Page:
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Arrivals: Stories from the History of Ontario

by John Bentley Mays
417 pages,
ISBN: 0143013408


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Discovering Ontario
by Clara Thomas

ARRIVALS' sub-title is well chosen, for this is a book of stories and a story-teller's book as Bentley Mays makes abundantly clear in his first chapter. He is telling stories about "people who have come to Ontario from elsewhere and done something interesting, horrible or wonderful here since the withdrawal of the continental ice sheet, about eleven thousand years ago." His chosen subjects are idiosyncratically his own and he makes no claim to absolute historical accuracy¨in fact he admits to delighting in playing with the available information, taking a certain liberty with its arrangement and willingly sacrificing bedrock documentation for memorable dramatic effect. His prime concern is always the voices he hears speaking through the printed words and wherever possible he quotes those words. His own voice is of prime importance to his readers: it is informal, chatty, light-hearted, and enthusiastically in command of all his wide-ranging material, directed to a readership widely diverse in age and interests. The result is a wonderfully varied compendium in five parts: Origins, Strife of Empires, The World Upside Down, The Settling, and Dominion. Ontario has had no overarching mythology such as the West's "The Land of Beginning Again," or British Columbia's "Lotus Land"; Bentley Mays does not pretend to supply one, but he supplies material for a dozen. He links numbers of disparate tales into an on-going, open-ended chain.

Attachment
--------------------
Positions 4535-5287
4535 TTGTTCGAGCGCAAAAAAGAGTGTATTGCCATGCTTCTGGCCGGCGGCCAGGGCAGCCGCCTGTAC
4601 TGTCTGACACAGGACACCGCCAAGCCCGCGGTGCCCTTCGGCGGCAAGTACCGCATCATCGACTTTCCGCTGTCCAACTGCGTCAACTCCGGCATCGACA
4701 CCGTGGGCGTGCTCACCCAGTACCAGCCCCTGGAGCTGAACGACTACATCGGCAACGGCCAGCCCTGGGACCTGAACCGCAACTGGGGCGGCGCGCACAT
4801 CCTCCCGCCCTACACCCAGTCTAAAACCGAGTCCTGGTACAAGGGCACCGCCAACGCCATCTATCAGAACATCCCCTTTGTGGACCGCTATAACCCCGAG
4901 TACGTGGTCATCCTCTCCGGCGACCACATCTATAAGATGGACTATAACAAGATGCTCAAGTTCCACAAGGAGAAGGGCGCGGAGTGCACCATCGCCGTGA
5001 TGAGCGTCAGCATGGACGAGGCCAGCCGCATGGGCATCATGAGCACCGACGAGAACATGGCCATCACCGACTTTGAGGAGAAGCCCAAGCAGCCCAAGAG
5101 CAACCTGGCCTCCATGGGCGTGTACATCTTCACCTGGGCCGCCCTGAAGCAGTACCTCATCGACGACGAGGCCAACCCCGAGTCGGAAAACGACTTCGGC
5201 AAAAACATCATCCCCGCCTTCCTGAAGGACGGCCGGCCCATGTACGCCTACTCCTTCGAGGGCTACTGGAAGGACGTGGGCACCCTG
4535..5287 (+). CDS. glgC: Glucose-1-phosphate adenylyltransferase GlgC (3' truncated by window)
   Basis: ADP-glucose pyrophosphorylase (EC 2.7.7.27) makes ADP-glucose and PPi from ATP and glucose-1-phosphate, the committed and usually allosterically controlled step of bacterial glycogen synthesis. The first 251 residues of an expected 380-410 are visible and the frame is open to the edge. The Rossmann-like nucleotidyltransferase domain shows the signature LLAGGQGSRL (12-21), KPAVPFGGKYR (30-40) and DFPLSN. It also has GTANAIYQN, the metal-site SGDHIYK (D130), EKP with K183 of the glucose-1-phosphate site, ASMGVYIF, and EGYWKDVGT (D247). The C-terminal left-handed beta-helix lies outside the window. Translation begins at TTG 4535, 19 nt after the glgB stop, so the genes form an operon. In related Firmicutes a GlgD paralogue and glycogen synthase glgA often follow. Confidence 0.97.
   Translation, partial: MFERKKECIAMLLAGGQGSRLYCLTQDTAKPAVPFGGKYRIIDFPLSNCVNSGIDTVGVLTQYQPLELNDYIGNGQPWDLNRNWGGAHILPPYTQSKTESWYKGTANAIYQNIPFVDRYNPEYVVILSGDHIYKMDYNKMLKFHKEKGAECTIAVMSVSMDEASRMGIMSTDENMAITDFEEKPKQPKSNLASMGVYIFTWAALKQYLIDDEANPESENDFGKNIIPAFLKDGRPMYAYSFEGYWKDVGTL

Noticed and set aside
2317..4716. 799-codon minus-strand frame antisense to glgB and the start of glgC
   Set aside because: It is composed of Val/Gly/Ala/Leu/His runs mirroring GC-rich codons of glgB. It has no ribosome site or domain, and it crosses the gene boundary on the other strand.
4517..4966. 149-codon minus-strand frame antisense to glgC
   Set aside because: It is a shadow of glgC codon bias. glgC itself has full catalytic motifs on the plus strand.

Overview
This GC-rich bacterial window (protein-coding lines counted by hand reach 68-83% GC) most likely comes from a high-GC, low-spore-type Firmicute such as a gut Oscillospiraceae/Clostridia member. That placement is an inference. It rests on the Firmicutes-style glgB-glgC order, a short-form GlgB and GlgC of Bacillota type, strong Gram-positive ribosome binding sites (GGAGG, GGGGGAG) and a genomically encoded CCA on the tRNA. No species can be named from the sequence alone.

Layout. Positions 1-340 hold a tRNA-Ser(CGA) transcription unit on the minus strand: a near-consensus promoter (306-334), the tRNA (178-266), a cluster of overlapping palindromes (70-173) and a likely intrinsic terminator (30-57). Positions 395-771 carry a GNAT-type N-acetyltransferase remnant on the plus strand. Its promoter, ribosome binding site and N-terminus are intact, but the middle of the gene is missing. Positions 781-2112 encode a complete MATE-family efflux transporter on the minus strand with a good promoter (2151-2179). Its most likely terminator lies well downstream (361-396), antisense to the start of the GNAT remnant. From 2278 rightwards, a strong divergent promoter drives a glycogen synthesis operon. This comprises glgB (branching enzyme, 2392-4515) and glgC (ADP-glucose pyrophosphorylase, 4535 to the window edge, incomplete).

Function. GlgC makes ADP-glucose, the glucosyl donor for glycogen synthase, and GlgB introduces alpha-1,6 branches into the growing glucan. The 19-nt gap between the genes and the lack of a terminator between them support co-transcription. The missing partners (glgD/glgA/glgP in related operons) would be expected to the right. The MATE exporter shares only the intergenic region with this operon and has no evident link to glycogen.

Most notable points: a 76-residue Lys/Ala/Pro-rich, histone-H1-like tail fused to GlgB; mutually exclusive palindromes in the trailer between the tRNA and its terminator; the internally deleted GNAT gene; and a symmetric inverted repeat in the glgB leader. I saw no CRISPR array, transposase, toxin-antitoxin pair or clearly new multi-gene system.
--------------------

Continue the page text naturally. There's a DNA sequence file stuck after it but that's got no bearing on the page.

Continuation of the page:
John Bentley Mays Beginning with aboriginal people and their creation stories, he serves up a mix of lore and legend to form the foundation of his structure. Its reach is surprising; Part II begins with a chapter called "Roads to China" with Christopher Columbus its prime mover. We all know a few tag lines about Columbus, but here we are instructed on the essential importance of Columbus to our world today. He believed that the success of his voyages was Divinely ordained: "'God made me the messenger of the new heaven and the new earth of which he spoke in the Apocalypse of St. John... and he showed me the spot where to find it'.... From the time of Columbus to this, the notion of the New World as a place of untainted freedom and unfettered opportunity has never faded entirely. New generations of immigrants will probably keep the legend alive always."